Ethiopian protesters .
(photo credit: MARC ISRAEL SELLEM)
Last week, over 1,000 protesters of Ethiopian-Israel descent stood for hours under the blazing sun just a few meters from the Prime Minister’s Office, hoping that their cries of pain would penetrate the stone walls of the adjacent building and the stone hearts of those who sit inside. The crowd was comprised primarily of family members with loved ones in Ethiopia that they have not seen in over a decade. They came to protest the government’s failure to implement its decision going back to 2015, to bring the remainder of Ethiopian Jewry to Israel.
The protesters who cried, “Bibi, promises are meant to be kept,” are used to years of unfulfilled promises, which began even before they arrived in the promised land. During their immigration, representatives from the Ministry of Interior separated families and consoled them with the same mantra, “In just a few weeks, your (fill in the blank – sisters, mother, sons, etc.) will be brought to Israel and be reunited with you,” yet 10, 15 and in some cases 20 years later, these families are still waiting for the government to fulfill its promises.
The approximately 8,000 members of the remaining Jewish community in Ethiopia are descendants of Jews who underwent forced conversion to Christianity more than a century ago and who have since returned to strict adherence to Jewish practice. Over two decades ago, these individuals left their villages and gathered in temporary camps in Gondar and Addis Ababa, to await immigration to Israel. While almost all their family members received approval to immigrate to Israel, these 8,000 were left behind. They suffer from harassment from their Christian neighbors due to their Jewish background, yet are steadfast in their observance of Jewish law and custom.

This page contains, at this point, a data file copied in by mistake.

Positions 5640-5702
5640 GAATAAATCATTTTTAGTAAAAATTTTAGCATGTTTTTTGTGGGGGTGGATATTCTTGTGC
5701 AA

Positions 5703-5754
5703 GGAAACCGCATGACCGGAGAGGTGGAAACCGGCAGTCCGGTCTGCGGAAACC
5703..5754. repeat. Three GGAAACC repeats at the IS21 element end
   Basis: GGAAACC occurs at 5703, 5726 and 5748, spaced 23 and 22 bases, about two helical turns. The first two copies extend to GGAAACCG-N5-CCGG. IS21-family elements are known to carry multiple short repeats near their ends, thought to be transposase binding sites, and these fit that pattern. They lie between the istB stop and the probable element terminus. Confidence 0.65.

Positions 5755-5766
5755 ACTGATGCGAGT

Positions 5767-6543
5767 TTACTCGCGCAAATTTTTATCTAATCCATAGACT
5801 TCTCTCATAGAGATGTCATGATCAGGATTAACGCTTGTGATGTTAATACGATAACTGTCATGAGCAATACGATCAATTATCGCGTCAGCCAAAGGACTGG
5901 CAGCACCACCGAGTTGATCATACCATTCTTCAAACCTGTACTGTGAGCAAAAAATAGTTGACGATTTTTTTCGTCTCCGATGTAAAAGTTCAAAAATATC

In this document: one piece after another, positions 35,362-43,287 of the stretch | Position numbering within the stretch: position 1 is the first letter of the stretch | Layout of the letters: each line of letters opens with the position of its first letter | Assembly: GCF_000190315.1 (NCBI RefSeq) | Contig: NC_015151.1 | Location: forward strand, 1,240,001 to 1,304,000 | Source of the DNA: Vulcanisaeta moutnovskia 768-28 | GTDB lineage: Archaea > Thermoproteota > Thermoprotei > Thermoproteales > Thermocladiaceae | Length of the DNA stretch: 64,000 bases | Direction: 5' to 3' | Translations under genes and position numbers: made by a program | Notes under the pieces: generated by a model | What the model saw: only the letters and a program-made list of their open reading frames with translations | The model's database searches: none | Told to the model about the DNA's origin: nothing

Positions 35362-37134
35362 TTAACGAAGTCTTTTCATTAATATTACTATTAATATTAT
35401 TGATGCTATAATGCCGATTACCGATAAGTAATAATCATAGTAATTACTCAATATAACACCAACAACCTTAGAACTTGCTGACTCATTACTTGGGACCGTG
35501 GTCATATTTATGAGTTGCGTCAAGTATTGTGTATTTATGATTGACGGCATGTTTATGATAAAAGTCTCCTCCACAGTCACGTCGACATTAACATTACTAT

Until 2015, the government brought to Israel Ethiopians of Jewish lineage from the mother’s side. A decision that was unanimously passed on November 15, 2015, promised to bring the remaining Jews of Ethiopia to Israel, including those who have a Jewish lineage from the father’s side.
The implementation of this decision, though, has been stalled, and the two individuals primarily responsible for that are Prime Minister Benjamin Netanyahu and Interior Minister Arye Deri. Excuses arise from behind government walls that there is no budget in order to carry out this decision, but the decision passed under the leadership of Netanyahu, with Finance Minister Moshe Kahlon participating in the discussions. Minister Kahlon has also stated since that the problem is not the budget; it is the government that needs to approve the immigration and the budget will be allocated.
It is not too difficult to conclude that budget claims are just an excuse. As MK Omer Bar-Lev asked during a February 12 State Control hearing in the Knesset on the topic of the Ethiopian immigration, “Since when is immigration to Israel determined by a quota in the budget?” An OECD report that was published on March 11, 2018 reported that, “Israel’s economy continues to register remarkable macroeconomic and fiscal performance. Growth is strong and unemployment low and falling.” Certainly budget constraints cannot be the answer.
Which begs the question, then why is it that nearly three years after the government unanimously approved to bring the remainder of Ethiopian Jewry to Israel, their families in Israel and supporters are still protesting a decision that has not been implemented?
The real question that must be asked, is why is an individual from Europe with one Jewish grandparent from the side of his father allowed to immigrate to Israel, together with his non-Jewish wife and children, but an Ethiopian, who has a Jewish father and five siblings already living in Israel, who adheres to Jewish observance and will even undergo what is known as a giyur lechumra once in Israel, is not allowed to immigrate?
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How can we Israeli citizens remain silent to what is an absolute injustice, that goes against the values that the Zionist state was founded on? When 8,000 members of our own people are begging for acceptance, have proven their return to Judaism and are suffering because of it, have received government promises yet are still rejected, we must demand that our leaders take accountability for this injustice.
I therefore turn to Netanyahu and ask him to step forward and bring closure to this issue, as he has promised to do countless times. Should he abandon the 8,000 remaining Jews of Ethiopia who are knocking on the doors of the promised land, this will be a serious disgrace to his name for which he will bear the responsibility and a tremendous grievance by the state that generations to come will not forget.The writer immigrated to Israel from the US seven years ago and is the spokesperson to foreign media for the Struggle for Ethiopian Aliyah advocacy organization.
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